Saturday, 1 March 2014 07:12
By D.C. Ranatunga
The continuous shortage of coins in the early part of the 20th Century forced the Government to find a solution which came in the form of banknote books. In 1923 a banknote book consisting of one rupee notes was issued. Each book contained 25 notes. Four years later a banknote book with 25 Rs. 2 notes was released followed by a book of 25 Rs. 5 notes in 1930. With the increasing shortage of coins later year saw the issue of Rs. 50, 25, 10 and 5 cent notes.
An interesting feature was the splitting of the 5 cent note into two by a row of small punctures with one half being used as two cents and the other half as three cents. It also shows the value of a few cents in that era.
Under the currency board system, a 100% reserve system was in operation with the Indian rupee as the reserve currency. India maintained its reserves by means of the Sterling Pound. The Ceylon rupee was thus bound with the Indian rupee directly and the sterling pound indirectly. This meant that the amount of local coins and banknotes that could be issued at any given time had to be equivalent to the amount (in Indian rupees) in the possession of the Ceylon Currency Board or deposited in the Indian Reserve Bank.
Due to World War 1 (1914) and the Great Depression (1929-32) the Currency Board had to face huge challenges. The terms of trade were devastated due to the depression while foreign reserves were drained. Thus the money supply contracted. ,
In the meantime, the gradual emergence of a local English speaking capitalist class who got involved in the plantation industry which was dominated by the British was seen. Although there were a few banks in operation here, it was difficult for the locals to obtain loans. The highly influential Chettiar traders from South India stepped in as intermediaries and started controlling a large proportion of the native financing business.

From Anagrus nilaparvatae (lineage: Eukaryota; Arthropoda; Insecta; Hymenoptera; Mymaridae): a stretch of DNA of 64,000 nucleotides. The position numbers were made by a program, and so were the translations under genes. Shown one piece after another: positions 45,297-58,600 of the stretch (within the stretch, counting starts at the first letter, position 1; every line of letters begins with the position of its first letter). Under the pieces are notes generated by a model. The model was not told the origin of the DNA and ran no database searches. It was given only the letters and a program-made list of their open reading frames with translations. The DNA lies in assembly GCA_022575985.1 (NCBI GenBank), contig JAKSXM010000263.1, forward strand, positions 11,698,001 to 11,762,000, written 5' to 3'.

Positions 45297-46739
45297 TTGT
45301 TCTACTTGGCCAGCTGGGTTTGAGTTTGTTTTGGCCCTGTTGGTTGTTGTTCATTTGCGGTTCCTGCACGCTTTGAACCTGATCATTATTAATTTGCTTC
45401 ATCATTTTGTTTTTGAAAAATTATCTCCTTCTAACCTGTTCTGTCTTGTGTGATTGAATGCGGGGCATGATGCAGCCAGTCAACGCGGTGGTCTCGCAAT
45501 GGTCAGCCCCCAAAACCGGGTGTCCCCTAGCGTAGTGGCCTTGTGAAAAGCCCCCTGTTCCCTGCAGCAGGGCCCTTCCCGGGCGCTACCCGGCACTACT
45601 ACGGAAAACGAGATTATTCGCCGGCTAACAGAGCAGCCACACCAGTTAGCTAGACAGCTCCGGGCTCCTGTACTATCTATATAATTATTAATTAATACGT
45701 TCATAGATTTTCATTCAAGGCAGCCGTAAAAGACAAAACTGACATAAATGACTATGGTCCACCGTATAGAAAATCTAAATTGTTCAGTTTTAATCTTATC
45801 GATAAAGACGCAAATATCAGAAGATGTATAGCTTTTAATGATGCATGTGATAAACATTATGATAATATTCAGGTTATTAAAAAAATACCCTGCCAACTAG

The merchant of Colombo got his supply of money from India direct by means of the Nattu Kotte Chettys who were agents of large Indian houses in Madras and other towns. They acted as bankers in those days and supplied the British merchant with cash for his bills of exchange on Madras, Bombay and Calcutta, which they remitted in payment of grain and other local goods. The majority of banks were owned by the British at the time and they did not give long term loans for agriculture.
On 23 November 1932, the State Council Member for Kandy, George E. de Silva presented a lengthy report on the difficulties faced by local businessmen in getting loans and proposed the setting up of a local bank to help them. A commission was appointed and on its recommendation the Bank of Ceylon was established on 1 August 1930.
With the steady expansion of the local banking system the Ceylon Currency Board was authorised to exchange the local rupee directly with the sterling pound under the 1944 Currency Act.
As the years went by, it was evident that there was a great need for an independent organisation to oversee the country’s economic activities and provide informed guidance. The setting up of a Central Bank was proposed to replace the Currency Exchange Board system which was in operation for 65 years.
The idea of setting up a central bank was mooted in the 1940s. State Council member for Mannar, J. Tyagaraja proposed the setting up of a Central Bank on 7 November 1945. After lengthy discussions the proposal was accepted but the search of an expert to advise on the establishment of a Central Bank dragged on. On a request made to the Federal Reserve of the United States economist John Exter arrived here on 28 December 1948. His preliminary report was presented on 7 June 1949. It included guidelines for the primary plan, the organisation of the bank and the foundations of primary management. The full report was presented on 4 November 1949 under title ‘Report of the Establishment of Central Bank of Ceylon’.
The report was debated and passed in Parliament in November 1949 and the Monetary Law Act No. 58 of 1949 was passed. The Central Bank was established and operations started on 28 August 1950.